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SMALL HOMES Now Available

Our new book Small Homes: The Right Size is now available at independent bookstores, and Amazon — as well as from us: www.shelterpub.com/building/small-homes

Shameless Commerce Dept. This is, I think, the best building book we’ve ever done. (Yes, I’m sure I’ve said this before, but it keeps reoccurring to me.)  Shelter is everyone’s favorite; it captured the times, it inspired thousands of homes. Builders of the Pacific Coast is in some ways, my best book. It’s an odyssey of discovery where the reader rides shotgun with me over a 2-year period. Cohesive and focused.

BUT Small Homes is so useful to so many people in this era of astronomical home prices and rents, that I think it’s hugely important. It offers alternatives to people looking for rentals on Craigslist or homes on Zillow. Here are 65 very different homes, of different materials, in different parts of the world. The idea, as with all our building books is to use your hands to create your own shelter.

Two things I’ve discovered about this book (after seeing the finished product):

  1. There are a lot of homes out in middle America – Minnesota, Indiana, Missouri, Tennessee, Georgia, North Carolina, more so than in any of our other books.
  2. It sparkles. Largely due to Rick’s considerable Photoshop skills, a motley assortment of photos from contributors have been rendered in colorful detail. I was stunned when I saw the first book off the press. The photos draw you in.
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I’m Off To Minneapolis January 27th

I’m doing an author appearance at the American Booksellers Association’s Winter Institute on January 29, 2017. It’s a reception at 5PM that day, where authors meet booksellers. I’ll be talking about our forthcoming book, Small Homes: The Right Size, and handing out copies of Tiny Homes.  https://www.bookweb.org/wi2017/winter-institute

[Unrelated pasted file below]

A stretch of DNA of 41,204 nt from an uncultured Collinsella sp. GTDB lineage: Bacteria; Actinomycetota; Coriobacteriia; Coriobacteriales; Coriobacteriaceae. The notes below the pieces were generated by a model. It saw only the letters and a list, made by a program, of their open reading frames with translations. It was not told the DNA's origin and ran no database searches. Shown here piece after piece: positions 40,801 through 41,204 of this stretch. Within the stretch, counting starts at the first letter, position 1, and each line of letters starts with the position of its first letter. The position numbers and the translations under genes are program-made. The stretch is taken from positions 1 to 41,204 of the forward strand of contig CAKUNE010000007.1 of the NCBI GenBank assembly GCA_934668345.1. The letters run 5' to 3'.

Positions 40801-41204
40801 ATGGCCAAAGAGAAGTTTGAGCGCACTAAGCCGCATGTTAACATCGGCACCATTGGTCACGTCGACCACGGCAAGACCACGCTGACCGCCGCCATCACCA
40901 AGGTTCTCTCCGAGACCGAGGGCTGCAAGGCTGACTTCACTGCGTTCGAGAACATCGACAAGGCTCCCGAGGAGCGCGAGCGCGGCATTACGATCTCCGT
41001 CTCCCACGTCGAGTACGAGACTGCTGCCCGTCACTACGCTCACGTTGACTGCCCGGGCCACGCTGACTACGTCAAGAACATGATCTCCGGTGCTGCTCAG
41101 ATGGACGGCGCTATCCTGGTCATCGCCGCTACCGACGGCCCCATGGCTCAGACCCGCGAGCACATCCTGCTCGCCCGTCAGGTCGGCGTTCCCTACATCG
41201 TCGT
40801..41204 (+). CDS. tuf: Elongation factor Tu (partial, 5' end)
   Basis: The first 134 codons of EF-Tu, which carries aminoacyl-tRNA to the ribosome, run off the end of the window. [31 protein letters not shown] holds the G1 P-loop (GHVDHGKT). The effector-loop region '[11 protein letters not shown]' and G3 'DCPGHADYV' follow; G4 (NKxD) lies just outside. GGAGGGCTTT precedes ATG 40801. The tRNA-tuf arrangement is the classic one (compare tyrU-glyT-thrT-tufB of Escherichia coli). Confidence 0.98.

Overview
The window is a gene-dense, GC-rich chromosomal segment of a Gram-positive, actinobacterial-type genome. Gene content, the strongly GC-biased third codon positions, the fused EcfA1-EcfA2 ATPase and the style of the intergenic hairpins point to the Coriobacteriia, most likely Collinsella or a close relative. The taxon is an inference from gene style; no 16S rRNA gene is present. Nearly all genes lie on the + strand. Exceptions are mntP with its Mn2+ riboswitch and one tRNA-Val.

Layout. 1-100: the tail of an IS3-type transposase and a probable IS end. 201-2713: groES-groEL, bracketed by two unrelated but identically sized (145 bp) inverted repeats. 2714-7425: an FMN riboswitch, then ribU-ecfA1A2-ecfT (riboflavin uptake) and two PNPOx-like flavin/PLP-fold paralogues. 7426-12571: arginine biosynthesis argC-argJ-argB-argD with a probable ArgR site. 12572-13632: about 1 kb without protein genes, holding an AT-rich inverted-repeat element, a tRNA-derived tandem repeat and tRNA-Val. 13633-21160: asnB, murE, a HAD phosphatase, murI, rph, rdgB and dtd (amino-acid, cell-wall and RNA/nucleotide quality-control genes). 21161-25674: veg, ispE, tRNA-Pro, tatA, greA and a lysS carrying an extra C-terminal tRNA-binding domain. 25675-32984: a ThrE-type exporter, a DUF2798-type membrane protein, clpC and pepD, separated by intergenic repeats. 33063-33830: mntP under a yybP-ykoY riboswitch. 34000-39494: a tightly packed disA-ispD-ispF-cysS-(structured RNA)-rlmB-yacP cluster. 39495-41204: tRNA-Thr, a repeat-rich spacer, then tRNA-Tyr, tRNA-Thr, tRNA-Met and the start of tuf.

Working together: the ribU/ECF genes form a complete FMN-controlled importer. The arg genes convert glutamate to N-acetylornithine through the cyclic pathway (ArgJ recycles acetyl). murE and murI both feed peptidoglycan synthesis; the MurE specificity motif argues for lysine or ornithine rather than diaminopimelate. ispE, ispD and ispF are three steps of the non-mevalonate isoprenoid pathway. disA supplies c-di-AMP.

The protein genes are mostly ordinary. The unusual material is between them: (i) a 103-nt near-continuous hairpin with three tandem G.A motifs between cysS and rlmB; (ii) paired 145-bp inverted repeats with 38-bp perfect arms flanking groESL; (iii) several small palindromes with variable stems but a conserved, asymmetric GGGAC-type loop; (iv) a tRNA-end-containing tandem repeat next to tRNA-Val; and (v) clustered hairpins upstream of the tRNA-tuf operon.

I’m going there a few days early to explore around the Twin Cities. Any advice on things to do there?

And, as of about a half hour ago, it looks like after the event, I’ll drive the next day to Grand Marais and visit folks at the North House Folk School, and do some kind of presentation there.

***

I’m gonna get together a state of the state at our publishing company and of what I’ve been doing lately, now that the book is off to the printers. I’ve cut down a lot on my posts in the last year, what with now using Instagram, and finishing my 1st book in 3 years, but I have a bit of posting to do soon. Stay tuned.

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SMALL HOMES Book is off to Printers

We got the proofs back last week, and I almost cried when I went through it page by page. Sounds dumb, I know, but it was overwhelming to see all the pages, in collated order, full size, 4-color for the first time — after a couple of years working on it. I’d only seen rather low-quality, reduced size printouts up until now. And you know what, it’s ahem, a beautiful book.

People, home builders from all walks of life, a great variety of designs, materials, locales. It may very well be the most useful book we’ve ever done. Tiny homes are great for some people, but too small for most. Here are 65 or so homes in all, a cornucopia of ideas for people who can’t afford high rents and bank mortgages, and want to build or remodel (or contract out) their own homes.

Check out the “sneak previews” on TheShelterBlog:

https://www.theshelterblog.com/?s=sneak+preview

Book due out April, 2017. More details to follow here.

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Check Out Our Photos Now on Tumblr

Above: Caleb and Louise’s hand-built home near West Cornwall, Connecticut, in the early ’70s

Sean Hellfritsch gave us the idea of using Tumblr for good quality photos; he started it and now Brittany Cole Bush is continuing to put up photos, some old, some recent.

Click here: https://shelterpub.tumblr.com/

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Which Cover Do You Like Best?

Rick and I are in the final stages of preparing Small Homes for the printers. We changed the cover from an earlier version, which showed a small turn-of-the-century home in Santa Cruz (in this revised cover, it’s the middle image in the left hand column), because a single image didn’t seem to represent the diversity of images (120 or so small homes) in the book. Hence the collage.